Update to the Update

In response to the post “Update to Interesting Timing” on May 31, Matthew Cavnar of Vook left a lengthy response on June 5.  I was occupied with activities that didn’t involve a computer yesterday, so the comment wasn’t released from moderation right away.  Vook sent both email and tweet in that time asking for the comment to be shown.  Since it was such a matter of urgency, I thought I’d highlight it.

Look: Vook is most certainly talking to a different sort of writer than I am.  As I mentioned in my response to their comment, I’ve been self-employed a long time.  I’m not real big on folks doing my business for me, and I can get downright huffy when folks tell me basic administrative tasks are overly complicated.  But I’ve heard from and spoken with many writers who’d just prefer to hand over the administration of their work to a third party in return for the feeling of being cared for.  Companies like Vook are there to fill that desire.

But what I will always object to is the dual implication that the administrative process of self-publishing is beyond the ken of mere writers, and the most legitimate solution is to pay a premium for the administrative services of others.  If a writer–after learning how the process actually works rather than depending upon the “But it’s so hard and mysterious!” mantra–still wants to pay someone for the service, then their decision is at least an educated one.  I still advocate knowing how the process works because that’s the best way to judge if the services purchased are being done properly.

And being the curious sort, I poked around the Vook site a bit more.

The Distribution page lists two types of Amazon accounts.  The first option lists a split of 55% to Amazon and 45% to the writer.  The second lists the usual 30%/70% Amazon/writer split (for “sweet spot” pricing).  Since writers then pay Vook 10% of their income, the writer would receive 35% of list price under the first option, and 60% of list price under the second option.  That 35% option is so low because it prevents Amazon from lowering the ebook price for special promotions.

I had my sale price of Sword and Chant lowered once because Kobo was slow to update its pricing, and thus Amazon price-matched.  That’s an act well within the bounds of their Terms of Service, quite clearly, which I understand many writers haven’t read.  I dashed off an email to Amazon the moment Kobo updated.  Amazon changed my price within twenty-four hours.  Personally, I don’t think avoiding that sort of occasional thing is worth giving up 50% of my Amazon royalties all the time.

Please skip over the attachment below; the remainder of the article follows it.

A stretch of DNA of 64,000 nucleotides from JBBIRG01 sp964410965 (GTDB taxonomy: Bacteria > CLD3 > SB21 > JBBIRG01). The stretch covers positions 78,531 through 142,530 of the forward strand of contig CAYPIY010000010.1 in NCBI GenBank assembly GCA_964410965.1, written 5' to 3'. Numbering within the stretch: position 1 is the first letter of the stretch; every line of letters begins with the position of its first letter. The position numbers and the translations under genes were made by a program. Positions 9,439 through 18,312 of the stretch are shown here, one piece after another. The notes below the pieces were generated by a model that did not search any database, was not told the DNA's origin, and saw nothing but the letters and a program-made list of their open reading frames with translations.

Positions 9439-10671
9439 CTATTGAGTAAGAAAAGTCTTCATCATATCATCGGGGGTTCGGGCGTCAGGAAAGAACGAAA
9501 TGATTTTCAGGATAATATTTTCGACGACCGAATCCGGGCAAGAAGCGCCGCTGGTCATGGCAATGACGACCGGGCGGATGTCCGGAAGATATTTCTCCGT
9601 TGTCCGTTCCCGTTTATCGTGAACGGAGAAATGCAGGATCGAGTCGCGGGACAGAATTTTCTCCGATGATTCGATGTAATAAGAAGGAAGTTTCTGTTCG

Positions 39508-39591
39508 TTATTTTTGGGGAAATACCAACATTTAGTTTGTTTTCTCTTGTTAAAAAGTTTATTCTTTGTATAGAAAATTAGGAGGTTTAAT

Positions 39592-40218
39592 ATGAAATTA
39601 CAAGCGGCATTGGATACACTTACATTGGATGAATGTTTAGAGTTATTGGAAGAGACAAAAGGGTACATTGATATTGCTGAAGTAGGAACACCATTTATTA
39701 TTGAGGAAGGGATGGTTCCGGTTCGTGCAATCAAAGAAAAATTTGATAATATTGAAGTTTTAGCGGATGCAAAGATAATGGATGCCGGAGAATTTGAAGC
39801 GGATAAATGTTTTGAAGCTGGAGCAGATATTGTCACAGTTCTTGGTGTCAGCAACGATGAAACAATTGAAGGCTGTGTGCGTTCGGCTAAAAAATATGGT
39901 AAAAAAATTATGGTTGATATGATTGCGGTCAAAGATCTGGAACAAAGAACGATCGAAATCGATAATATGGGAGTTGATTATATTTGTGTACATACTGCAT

Anyway.

I’m assuming, based on the Distribution page, that the numbers in the March 2013 Vook blog post on the perks of using Vook are no longer valid, as the single Amazon rate listed there is an odd 46.2% to Vook and 56.8% to Amazon… which comes to 103%.

The Barnes and Noble royalty rate through Vook is listed as 50%.  The writer will receive 40%, after the Vook 10% rate is subtracted.  However, the standard BN/Nook royalty rate for me, a self-publisher who uploads to the Nook site directly, is 65% for works prices between $2.99 and $9.99.  That means my Vook profit-per-sale drops from $.65 per dollar to $.40 per dollar.   ETA 06/08/2013 15.01: The low rate is due to the wholesale account Vook holds with BN, which gives them access to promotional avenues not available to those self-publishing via PubIt/Nook.  Those promotional efforts would need to provide an increase in sales of around 40% to break even.

Apple’s rate is the straight-forward 30%/70% Apple/writer split.  After Vook’s service fee is subtracted, the writer receives 60%.  That’s not bad, considering Apple has been a more difficult interface for self-publishers.

I was going to point out there is no listing for Kobo–so important as Kobo’s partnership with independent bookstores grow–but found a blog post from April 2013 mentioning that Kobo, Sony, Samsung and Google are now part of Vook’s distribution.  Since these options aren’t listed on the main distribution page, I don’t know what the royalty rates through Vook’s distribution would be.

Additionally, Vook’s Terms of Service discusses subscription fees to be paid by those who choose to distribute through Vook.  I do not know what those subscription fees are.  I couldn’t find them on the site, and various searches just brought me back to the Terms of Service.  I looked over many Vook pages, and could find no other reference to subscriptions.  If I missed it, by all means point it out to me in comments.

Finally, I’m not at all against writers paying for individual services.  I pay for some myself.  And keep in mind that I’m a small fish in this pond.  I’m a plankter, for heaven’s sake, who hasn’t even delved into true promotion because I don’t have enough titles available to make it worth my investment.  But I do indeed object to the number of services being pushed on new writers with little indication that the services will result in better sales.

Third-party distribution of ebooks to primary platforms is, for the most part, one of those things–especially if it comes with a monthly fee, limits my ability to make changes,  and delays my payments by up to eight months.

That’s just my stance on the matter.  Others are free to stand where they wish.

Edited 06/06/13 to add a couple pieces of information and clarify some wording.

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